Shortly after the unsuccessful Bay of Pigs invasion of Cuba in April, 1961, the FBI began a campaign to infiltrate pro-Castro groups in the United States and publicly discredit their, leaders, by such means as setting them up with prostitutes, newly released FBI documents have revealed.

The anti-Castro campaign was part of the FBI's massive counterintelligence program (Cointelpro) to neutralize and disrupt domestic groups and individuals known to be critical or American policies.

Cintelpro documents realeased yesterday under a Freedom of Informatin Act request show that in June, 1961, FBI Director J. Edgar Hoover approved "establishing counterintelligence programs in Cuban field in an attempt to disillusion current members of such pro-Castro groups as July 26 Movement and Fair Play for Cuba Committee."

The documents do not mention Lee Harvey Oswald, the 1963 assassin of President Kennedy, although he claimed membership inthe Fair Play for Cuba Committee and said he had opened a New Orleans branch. Shortly after the Nov. 22, 1963, assassination, the group disclaimed Oswald as a member. The Warren Commission later concluded that he had sought and been granted membership in May, 1963.

The documents reveal a systematic pattern of disruption similar to Cointelpro operations against such groups as the Socialist Workers Party and the Black Panther Party.

The New York office of the FBI, which originated the program, sought to "create and foster distrust and antagonism among the officers," and also recommended using city and state laws, such as fire, health, travel and tax regulations.

An Aug. 8, 1961, memo from the New York office (NYO) to the FBI director described "confidential sources" setting up "dates" with leaders of the Fair Play for Cuba Committee.

"The NYO will make the necessary arangements with local police," the memo said, "to possibly have (deleted) picked up on local charges in the event he places himself in a compromising position through his association with professional prostitutes."

If that didn't work, the memo said, the bureau would consider giving the prostitutes' names to the local vice squad, along with the instruction to "discreetly indicate that (deleted) was the source of the information regarding the arrest . . .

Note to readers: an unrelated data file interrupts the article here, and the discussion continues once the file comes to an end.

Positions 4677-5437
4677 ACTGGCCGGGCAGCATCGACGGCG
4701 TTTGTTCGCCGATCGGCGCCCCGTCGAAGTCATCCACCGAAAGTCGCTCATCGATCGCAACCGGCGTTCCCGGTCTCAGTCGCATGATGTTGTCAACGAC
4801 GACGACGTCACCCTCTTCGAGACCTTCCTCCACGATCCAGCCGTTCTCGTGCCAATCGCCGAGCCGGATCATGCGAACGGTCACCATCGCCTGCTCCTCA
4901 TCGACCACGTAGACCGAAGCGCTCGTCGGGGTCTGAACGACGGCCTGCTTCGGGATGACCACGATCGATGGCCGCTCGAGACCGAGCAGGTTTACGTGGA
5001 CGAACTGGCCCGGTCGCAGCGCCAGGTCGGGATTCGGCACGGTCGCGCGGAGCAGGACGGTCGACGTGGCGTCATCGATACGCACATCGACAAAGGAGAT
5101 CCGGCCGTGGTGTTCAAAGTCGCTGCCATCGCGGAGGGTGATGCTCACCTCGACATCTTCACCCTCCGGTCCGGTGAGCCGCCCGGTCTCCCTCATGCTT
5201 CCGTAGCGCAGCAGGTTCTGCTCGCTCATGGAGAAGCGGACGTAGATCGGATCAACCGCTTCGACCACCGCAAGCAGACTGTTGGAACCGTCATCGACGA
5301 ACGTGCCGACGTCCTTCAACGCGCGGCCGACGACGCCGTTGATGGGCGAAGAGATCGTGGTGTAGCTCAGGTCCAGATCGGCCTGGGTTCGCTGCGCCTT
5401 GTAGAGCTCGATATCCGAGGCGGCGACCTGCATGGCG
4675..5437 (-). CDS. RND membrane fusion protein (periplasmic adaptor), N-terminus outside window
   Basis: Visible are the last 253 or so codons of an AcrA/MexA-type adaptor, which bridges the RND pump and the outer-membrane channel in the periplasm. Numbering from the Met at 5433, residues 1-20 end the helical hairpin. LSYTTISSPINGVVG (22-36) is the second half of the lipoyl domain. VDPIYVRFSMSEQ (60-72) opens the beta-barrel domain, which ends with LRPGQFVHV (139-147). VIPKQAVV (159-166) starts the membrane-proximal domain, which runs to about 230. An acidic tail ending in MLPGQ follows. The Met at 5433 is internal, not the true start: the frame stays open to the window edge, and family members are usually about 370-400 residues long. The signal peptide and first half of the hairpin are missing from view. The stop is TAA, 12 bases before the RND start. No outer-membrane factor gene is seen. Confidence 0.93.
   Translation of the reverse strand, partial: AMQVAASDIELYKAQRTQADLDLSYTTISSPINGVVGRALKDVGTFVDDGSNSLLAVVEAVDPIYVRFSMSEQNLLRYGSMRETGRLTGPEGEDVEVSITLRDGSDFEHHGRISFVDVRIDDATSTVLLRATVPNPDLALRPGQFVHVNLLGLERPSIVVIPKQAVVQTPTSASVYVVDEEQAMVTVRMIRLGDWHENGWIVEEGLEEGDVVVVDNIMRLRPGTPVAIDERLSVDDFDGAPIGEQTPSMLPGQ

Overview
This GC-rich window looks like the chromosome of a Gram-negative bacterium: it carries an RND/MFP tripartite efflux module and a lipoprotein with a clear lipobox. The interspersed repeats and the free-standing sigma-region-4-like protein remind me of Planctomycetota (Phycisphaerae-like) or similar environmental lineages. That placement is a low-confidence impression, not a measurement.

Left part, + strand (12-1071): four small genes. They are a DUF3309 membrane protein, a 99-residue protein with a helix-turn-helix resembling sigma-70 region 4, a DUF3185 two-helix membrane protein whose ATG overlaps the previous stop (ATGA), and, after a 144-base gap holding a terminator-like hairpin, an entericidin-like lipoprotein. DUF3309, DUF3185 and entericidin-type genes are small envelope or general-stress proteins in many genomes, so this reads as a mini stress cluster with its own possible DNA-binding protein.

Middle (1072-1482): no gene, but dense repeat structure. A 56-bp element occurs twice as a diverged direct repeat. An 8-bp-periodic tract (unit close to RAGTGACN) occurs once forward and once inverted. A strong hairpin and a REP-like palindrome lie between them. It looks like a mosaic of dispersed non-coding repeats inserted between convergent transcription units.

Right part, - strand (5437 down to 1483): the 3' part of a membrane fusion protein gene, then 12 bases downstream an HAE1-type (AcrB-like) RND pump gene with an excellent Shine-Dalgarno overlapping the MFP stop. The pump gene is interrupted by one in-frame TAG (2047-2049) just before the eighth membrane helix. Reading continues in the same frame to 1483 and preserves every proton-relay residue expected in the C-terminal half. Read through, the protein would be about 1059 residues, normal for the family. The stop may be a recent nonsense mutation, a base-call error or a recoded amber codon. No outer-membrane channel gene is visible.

"In either event," the memo concluded, "the NYO is of the opinion that valuable ramifications might result to the benefit of this bureau among the officials of the Fair Play for Cuba Committee through the embarrassment brought upon (deleted)."

To "compromise" the leadership of the July 26 Movement, the bureau wrote a phony letter to he Movimiento Revolucionario in Havana, accusing a key leader in the New York group of embezzling movement funds. The letter suggested a "total reorganization" of the executive board, because all the members had learned of the "theft" and had lost their faith in the current board.

"(Deleted) is nothing more than a counterrevolutionary worm," a draft of the phony letter said, "and his attitude has destroyed the foundations of the Movement, but there is still time to try him and let him serve as a severe example to those who make trouble for the Revolution."

The Philadelphia office of the bureau got word through informants that the July 26 Movement leaders distrusted each other, a turn of events too good to pass up. It responded with another phony letter, written in Spanish and mailed from a Latin section of New zYork.

The letter, signed "Two loyal Fidelistas," accused several leaders of being paid FBI informants, and said one had been "on the imperialist payroll" for several months. The letter said one leader, whose name was deleted from the FBI draft, "is paid in 5 and 10 dollar bills and meets the FBI at a subway station."

An October 31, 1961, memo from the director to various field offices noted that movement leaders fled to Canada rather than surrender FBI-subpoenaed documents. To fill the leadership vacuum, the memo said, "every opportunity must be taken to place aggressive, knowledgeable informants in important positions within the movement. Confidential informants should . . . interjected themselves as candidates for positions within the local and national administration of the movement."

The Cuban phase of Cointelpro lasted at least until October, 1970, the last dated entry in the Cuban file. This entry was a phony letter to a Tampa newspaper alleging that a "pro-Castr" leader, active in Florida, was a dupe of the Communists.